The average annual payment for car insurance in Ontario in 2015 was $1,920.
Having a clean driving record lowered that figure to $1,812, but having two or more violations or a recent suspension on your record increased it to $3,252.
Step 2: Research
This step is optional. If you know your budget and just want to start looking at what is available in your price range then you can skip to Step 3 below.
Now you can start doing some research to find out what used cars satisfy your criteria. There are a number of things to look for in a vehicle that will make sure you find a used car you like and that you can afford.
You can look up websites to find detailed breakdowns and comparisons of every vehicle being sold so you can see which ones fit your criteria. In addition, you can see how reliable specific vehicles are, how expensive they are to fix, and things like depreciation to get an idea for its cost—to—own. Some of the best websites with these resources are:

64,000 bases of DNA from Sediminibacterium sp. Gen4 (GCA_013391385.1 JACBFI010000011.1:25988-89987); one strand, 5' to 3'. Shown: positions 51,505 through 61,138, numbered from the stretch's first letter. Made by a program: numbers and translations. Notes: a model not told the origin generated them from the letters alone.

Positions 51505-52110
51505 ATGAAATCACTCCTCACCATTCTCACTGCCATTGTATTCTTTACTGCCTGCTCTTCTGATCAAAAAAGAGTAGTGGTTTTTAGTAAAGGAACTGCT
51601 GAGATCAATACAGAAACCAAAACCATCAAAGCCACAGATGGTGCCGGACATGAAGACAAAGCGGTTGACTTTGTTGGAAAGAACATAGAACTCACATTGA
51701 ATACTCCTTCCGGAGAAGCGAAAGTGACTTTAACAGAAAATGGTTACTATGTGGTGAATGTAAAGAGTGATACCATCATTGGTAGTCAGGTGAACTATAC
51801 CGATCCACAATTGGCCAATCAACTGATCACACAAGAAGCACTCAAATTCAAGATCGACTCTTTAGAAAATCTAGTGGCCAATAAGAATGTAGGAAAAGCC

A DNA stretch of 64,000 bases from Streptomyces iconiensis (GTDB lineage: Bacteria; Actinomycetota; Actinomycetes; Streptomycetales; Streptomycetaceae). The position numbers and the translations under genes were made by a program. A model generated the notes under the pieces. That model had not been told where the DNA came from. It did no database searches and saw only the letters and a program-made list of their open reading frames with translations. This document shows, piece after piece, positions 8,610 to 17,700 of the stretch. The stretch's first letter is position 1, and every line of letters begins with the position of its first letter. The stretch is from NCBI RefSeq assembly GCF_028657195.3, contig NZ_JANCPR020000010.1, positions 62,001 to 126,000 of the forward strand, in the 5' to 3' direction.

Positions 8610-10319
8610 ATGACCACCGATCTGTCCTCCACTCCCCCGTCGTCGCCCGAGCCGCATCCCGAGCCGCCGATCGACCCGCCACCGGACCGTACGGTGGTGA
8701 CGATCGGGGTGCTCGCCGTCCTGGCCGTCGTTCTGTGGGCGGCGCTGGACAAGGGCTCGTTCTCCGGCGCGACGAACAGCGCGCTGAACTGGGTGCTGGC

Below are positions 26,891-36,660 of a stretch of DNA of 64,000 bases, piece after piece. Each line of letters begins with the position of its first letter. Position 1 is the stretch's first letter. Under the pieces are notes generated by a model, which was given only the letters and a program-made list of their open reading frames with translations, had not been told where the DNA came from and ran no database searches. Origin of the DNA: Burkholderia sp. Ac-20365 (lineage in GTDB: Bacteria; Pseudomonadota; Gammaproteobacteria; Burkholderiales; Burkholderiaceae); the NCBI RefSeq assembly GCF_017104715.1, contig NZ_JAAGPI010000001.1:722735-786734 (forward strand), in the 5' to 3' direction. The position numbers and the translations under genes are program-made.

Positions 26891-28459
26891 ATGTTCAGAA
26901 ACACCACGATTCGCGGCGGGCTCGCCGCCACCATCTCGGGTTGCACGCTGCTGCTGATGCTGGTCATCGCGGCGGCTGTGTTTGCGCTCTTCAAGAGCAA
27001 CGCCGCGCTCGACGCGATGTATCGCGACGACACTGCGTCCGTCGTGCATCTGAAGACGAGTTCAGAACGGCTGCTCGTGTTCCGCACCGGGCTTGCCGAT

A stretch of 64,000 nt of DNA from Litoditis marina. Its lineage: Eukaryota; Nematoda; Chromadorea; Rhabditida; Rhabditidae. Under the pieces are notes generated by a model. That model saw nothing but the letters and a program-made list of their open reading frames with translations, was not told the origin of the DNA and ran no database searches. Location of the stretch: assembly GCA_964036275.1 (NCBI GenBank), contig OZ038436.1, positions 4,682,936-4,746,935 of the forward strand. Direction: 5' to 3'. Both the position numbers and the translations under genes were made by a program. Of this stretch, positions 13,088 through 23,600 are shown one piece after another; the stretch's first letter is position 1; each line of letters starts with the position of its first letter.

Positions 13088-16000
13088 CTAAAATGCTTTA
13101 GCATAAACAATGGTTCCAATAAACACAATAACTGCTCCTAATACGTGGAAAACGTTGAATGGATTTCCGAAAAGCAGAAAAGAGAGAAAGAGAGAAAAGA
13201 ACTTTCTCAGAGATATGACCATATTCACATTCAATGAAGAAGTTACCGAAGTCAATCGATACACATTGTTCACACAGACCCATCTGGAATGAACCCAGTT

Using these reviews, ratings, and comparisons you can make a good list of vehicles to target that suit your needs and fit in your budget.
Step 3: Search
Now you can start searching for ads and listing to see what is for sale in your area. There are a number of different ways to search for used vehicles, and each of them has their own benefits and drawbacks.
3.1 Know Where to Search
You can look for used cars that are for sale in resources such as these:
- 3rd Party Websites — websites like Kijiji and autoTRADER that show used vehicles for sale in your area from private sellers and dealerships
- Print Listings and Ads — magazines, newspapers, classifieds, and other
- Car Dealerships — check out a used car dealer’s website or even go to their physical lot to see what they have available
Each of these has their own advantages. 3rd party sites show more vehicles, but for cars from dealerships, they won’t show as much information or be as up to date.
3.2 Decide Between Private vs Dealership
If you want to know what the difference is between buying from a private seller or from a car dealership, there are pros and cons for each that you should keep in mind.